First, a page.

OBSTRUCTIVE SLEEP APNOEA SYNDROME AND HYPERTENSION - DIAGNOSIS AND NON-CPAP THERAPIES
Authors: Simona Macesanu
Introduction: Obstructive sleep apnoea syndrome (OSAS) is common, but under-diagnosed, with an estimated prevalence of up to 20%. Observational studies have found OSAS to be associated with increased cardiovascular morbidity, mortality and healthcare costs. Identifying patients with clinically symptoms of OSAS may be useful for targeting treatment to those of greatest risk.
However, isn’t interest for sleep disease diagnosis in the ambulatory, although investigation of OSAS is easily performed.
Methods: In ambulatory at County Hospital of Emergency Timisoara,we investigated patients with OSAS and hypertension with comorbidities, was used respiratory portable polygraph, Epworth Questionaire, clinical examination and was selected the treatements non-invasive therapy, non-CPAP. Observational clinical study, enroled twelve patients, 33-68years, of both sexes, with IAH min 14,1/h -max 61,8/h, mean 39,78/h, which were associated severe snoring, nocturnal desaturation (mean 30,7/h), lowest SpO2 (mean 73,41%), overweight or obesity (BMI 36,47), hipertension, ventilatory disfunction, chronic rhinitis.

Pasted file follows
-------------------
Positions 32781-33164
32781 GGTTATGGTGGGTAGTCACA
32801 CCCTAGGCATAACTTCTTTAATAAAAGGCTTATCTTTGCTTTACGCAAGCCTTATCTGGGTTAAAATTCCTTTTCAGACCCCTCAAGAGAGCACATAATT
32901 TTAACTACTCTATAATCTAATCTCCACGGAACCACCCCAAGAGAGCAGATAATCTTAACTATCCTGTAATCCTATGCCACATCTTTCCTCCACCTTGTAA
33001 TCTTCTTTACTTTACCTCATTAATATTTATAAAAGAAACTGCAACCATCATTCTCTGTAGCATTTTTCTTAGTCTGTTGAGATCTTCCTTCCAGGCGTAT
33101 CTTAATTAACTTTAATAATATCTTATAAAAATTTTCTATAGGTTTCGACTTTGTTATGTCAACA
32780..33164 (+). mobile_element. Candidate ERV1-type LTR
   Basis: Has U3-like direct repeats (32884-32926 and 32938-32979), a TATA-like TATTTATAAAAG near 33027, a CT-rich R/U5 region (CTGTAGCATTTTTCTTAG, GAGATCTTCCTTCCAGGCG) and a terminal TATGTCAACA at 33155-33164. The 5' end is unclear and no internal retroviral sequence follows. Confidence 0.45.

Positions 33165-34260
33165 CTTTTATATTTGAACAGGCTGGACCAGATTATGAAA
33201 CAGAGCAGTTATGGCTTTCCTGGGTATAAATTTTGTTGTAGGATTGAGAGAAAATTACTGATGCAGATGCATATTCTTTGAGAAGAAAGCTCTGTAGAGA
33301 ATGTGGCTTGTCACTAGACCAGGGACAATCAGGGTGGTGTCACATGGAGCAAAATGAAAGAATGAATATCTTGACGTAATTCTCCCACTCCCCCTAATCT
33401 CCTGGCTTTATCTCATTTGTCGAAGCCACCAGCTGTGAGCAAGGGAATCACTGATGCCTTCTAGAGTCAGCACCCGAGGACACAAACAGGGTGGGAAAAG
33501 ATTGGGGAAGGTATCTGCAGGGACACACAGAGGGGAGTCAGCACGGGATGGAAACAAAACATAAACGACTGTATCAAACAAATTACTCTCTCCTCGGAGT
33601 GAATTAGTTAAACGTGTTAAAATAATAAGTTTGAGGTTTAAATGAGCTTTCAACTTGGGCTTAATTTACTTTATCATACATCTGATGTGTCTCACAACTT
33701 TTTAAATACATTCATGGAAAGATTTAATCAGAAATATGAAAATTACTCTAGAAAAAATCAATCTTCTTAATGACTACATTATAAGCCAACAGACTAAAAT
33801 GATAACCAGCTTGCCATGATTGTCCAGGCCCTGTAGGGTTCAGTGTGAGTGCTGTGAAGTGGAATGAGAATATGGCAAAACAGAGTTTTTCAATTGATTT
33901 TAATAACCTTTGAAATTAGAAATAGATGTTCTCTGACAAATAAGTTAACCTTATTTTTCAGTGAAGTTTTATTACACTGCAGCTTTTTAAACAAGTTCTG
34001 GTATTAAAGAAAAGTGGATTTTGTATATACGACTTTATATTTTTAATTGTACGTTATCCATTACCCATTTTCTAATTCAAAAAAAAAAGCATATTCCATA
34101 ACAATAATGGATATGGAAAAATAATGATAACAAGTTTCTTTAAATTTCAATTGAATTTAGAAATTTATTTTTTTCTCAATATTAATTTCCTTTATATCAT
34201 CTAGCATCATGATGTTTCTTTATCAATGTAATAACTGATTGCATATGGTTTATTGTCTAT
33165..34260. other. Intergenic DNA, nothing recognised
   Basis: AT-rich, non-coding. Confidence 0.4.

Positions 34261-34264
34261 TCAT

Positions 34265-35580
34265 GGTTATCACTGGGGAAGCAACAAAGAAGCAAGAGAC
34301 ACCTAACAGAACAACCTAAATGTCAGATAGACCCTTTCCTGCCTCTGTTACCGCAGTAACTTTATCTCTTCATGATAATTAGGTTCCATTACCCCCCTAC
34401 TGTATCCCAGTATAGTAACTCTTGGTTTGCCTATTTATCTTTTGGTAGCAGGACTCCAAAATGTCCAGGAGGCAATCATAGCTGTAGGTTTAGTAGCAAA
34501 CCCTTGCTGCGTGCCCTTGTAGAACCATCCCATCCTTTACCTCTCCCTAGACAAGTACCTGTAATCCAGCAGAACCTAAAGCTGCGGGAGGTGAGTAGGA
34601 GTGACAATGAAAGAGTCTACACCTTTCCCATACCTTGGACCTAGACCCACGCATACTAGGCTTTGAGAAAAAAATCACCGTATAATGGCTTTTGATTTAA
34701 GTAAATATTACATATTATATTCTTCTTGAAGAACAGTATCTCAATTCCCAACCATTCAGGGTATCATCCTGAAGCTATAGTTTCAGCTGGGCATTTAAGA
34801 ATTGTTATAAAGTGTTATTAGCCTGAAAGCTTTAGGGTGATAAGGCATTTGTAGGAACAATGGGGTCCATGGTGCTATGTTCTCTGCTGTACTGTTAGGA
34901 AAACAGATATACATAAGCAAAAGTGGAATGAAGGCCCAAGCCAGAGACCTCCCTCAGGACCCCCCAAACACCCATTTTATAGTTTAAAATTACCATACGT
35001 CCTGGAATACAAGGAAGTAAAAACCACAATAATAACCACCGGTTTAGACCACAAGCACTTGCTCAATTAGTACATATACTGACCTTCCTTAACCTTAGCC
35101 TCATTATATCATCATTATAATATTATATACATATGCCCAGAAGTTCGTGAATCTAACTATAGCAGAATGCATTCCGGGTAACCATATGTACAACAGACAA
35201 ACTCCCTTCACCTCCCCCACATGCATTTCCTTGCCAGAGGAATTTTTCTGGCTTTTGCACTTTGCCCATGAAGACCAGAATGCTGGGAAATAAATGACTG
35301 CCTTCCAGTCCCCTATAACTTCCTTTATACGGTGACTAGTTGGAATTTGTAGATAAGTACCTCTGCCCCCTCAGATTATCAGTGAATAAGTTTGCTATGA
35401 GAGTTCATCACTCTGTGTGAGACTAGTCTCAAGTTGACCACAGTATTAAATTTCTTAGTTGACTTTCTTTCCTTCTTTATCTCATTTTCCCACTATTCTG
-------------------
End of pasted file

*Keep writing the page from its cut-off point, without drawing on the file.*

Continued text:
Results: Patients wich are not willing to treat with CPAP have applied alternative non-CPAP therapies, diet, with significant weight loss, treatment Otolaryngology - nasal decongestants, orally or nasal inhaled ICS, respiratory gymnastics; Surgical therapies are not available.
Conclusion: Our findings indicate that lose weight it is the most easy way to treat OSA mild and moderate. Patients with severe IAH who are not willing to treat with CPAP for reasons preconceived, have the cardiovascular risk unchanged.